Workers forced to buy worthless shares in restructured state-owned enterprise

Workers in restructured state-owned enterprises (SOEs) have been consistently denied the right of legal redress for violations of their rights by Supreme People’s Court decisions in 2000 and 2003, which stated that disputes arising from SOE restructuring were not labour disputes and therefore could not be decided by the civil courts.* The Supreme Court’s policy remains in effect today, and has forced workers from restructured SOEs to take to the streets to press their claims for adequate compensation and for government investigations into alleged management corruption and embezzlement.
 
In 1997, the state-owned Dazhou Automotive Transport Co in Sichuan was transformed into a joint-stock company. Management threatened every worker with dismissal if they refused to buy at least 3,000 yuan worth of company stock. In order to keep their jobs, about 90 percent of the 3,000 workers bought their company’s shares. However, most did not obtain a shareholding certificate or dividends from the company, nor did they have any rights as shareholders. In 2004, the company underwent another round of restructuring, and management urged workers to buy another 15,000 yuan worth of stock in order to qualify as “genuine” shareholders of the company, sparking outrage and protests among the workers.
 
In October 2007, CLB Director Han Dongfang talked to workers’ representative, Jia Lingen, about the company restructuring process, the subsequent protests and the workers’ thwarted efforts to obtain redress through legal channels.
 
During the initial restructuring of Dazhou Auto, the company promised to pay workers 450 yuan for every year of employment at the company. Since Jia had worked more than ten years at Dazhou, he was entitled to a payout of at least 4,500 yuan. He never got his money. Instead, Jia said, the payout was diverted to the registered capital of the newly established joint stock company.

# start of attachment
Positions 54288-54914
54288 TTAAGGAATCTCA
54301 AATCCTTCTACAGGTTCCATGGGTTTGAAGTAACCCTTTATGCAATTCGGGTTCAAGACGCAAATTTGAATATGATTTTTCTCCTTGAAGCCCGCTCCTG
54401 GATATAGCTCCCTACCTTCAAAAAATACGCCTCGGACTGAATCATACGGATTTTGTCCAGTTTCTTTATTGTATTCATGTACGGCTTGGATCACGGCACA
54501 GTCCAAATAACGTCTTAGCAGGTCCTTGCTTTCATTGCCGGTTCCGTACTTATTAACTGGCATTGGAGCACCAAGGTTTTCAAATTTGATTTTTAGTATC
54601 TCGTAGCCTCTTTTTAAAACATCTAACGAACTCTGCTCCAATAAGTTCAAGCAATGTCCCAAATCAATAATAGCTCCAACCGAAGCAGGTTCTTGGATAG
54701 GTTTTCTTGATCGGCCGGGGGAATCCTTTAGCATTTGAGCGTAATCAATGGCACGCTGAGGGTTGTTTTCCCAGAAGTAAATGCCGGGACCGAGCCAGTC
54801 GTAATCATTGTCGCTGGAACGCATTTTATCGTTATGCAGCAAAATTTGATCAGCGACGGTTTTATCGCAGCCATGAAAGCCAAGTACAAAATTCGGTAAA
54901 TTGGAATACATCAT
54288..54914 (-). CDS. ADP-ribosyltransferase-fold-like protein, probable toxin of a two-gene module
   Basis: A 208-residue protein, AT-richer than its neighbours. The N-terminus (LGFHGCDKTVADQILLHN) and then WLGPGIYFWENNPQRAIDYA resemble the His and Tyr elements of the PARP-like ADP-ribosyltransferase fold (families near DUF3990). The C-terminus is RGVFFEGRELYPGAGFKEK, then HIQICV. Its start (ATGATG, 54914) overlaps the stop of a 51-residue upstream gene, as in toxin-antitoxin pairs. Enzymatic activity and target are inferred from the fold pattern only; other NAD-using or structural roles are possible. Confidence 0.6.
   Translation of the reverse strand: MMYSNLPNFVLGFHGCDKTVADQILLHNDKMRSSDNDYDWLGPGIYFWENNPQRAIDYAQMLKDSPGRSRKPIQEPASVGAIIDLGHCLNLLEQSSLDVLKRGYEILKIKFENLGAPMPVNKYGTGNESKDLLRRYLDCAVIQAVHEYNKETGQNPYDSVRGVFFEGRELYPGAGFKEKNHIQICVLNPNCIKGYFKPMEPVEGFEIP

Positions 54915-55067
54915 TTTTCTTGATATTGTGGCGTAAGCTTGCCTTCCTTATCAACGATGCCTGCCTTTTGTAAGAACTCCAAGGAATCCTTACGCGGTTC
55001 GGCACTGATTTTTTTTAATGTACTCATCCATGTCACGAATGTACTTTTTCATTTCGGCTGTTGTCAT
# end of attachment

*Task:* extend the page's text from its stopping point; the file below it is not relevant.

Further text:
“As long as a company doesn’t ask the state for money, the state will not check the company’s assets. We knew what was going on. The company had stolen state assets, but the government didn’t want the hassle of checking the company accounts, so management was free to gradually reduce the company’s asset value over the next few years.”
 
Purchase shares or get the sack
 
Not only did the workers not get their bonus, they were told that they would have pay out at least 3,000 yuan for shares in the company. “They announced that those who didn’t pay 3,000 yuan would be fired. The workers were really scared! In reality a lot of workers weren’t willing to give 3,000 yuan, but after the announcement, nearly everybody paid up. Some workers turned to their relatives to borrow money,” said Jia. “But now the company refuses to recognize our share certificates.”
 
The ten percent of employees who refused to pay up did not get dismissed as feared, said Jia. “The threat was only meant to scare workers into paying.”
 
Since 1997, 1,000 workers have been laid off and replaced by new workers on short-term contracts. Jia, a truck driver at the company, and many of his colleagues, lost their jobs because management sold off the trucks: “They didn’t go through us, but unilaterally sold those trucks before our contract period ended. If they sold the trucks, they should arrange other jobs for us, right? But they never did anything for us.”
 
“At that time, because the company kept all the information to itself, the workers didn’t fully understand the restructuring process. After we fought for our rights, we gained access to documents, which revealed the true picture.”
 
The company has never held a shareholders meeting nor has it elected a new board every three years as mandated by China’s Company Law. Worker shareholders never received any dividends.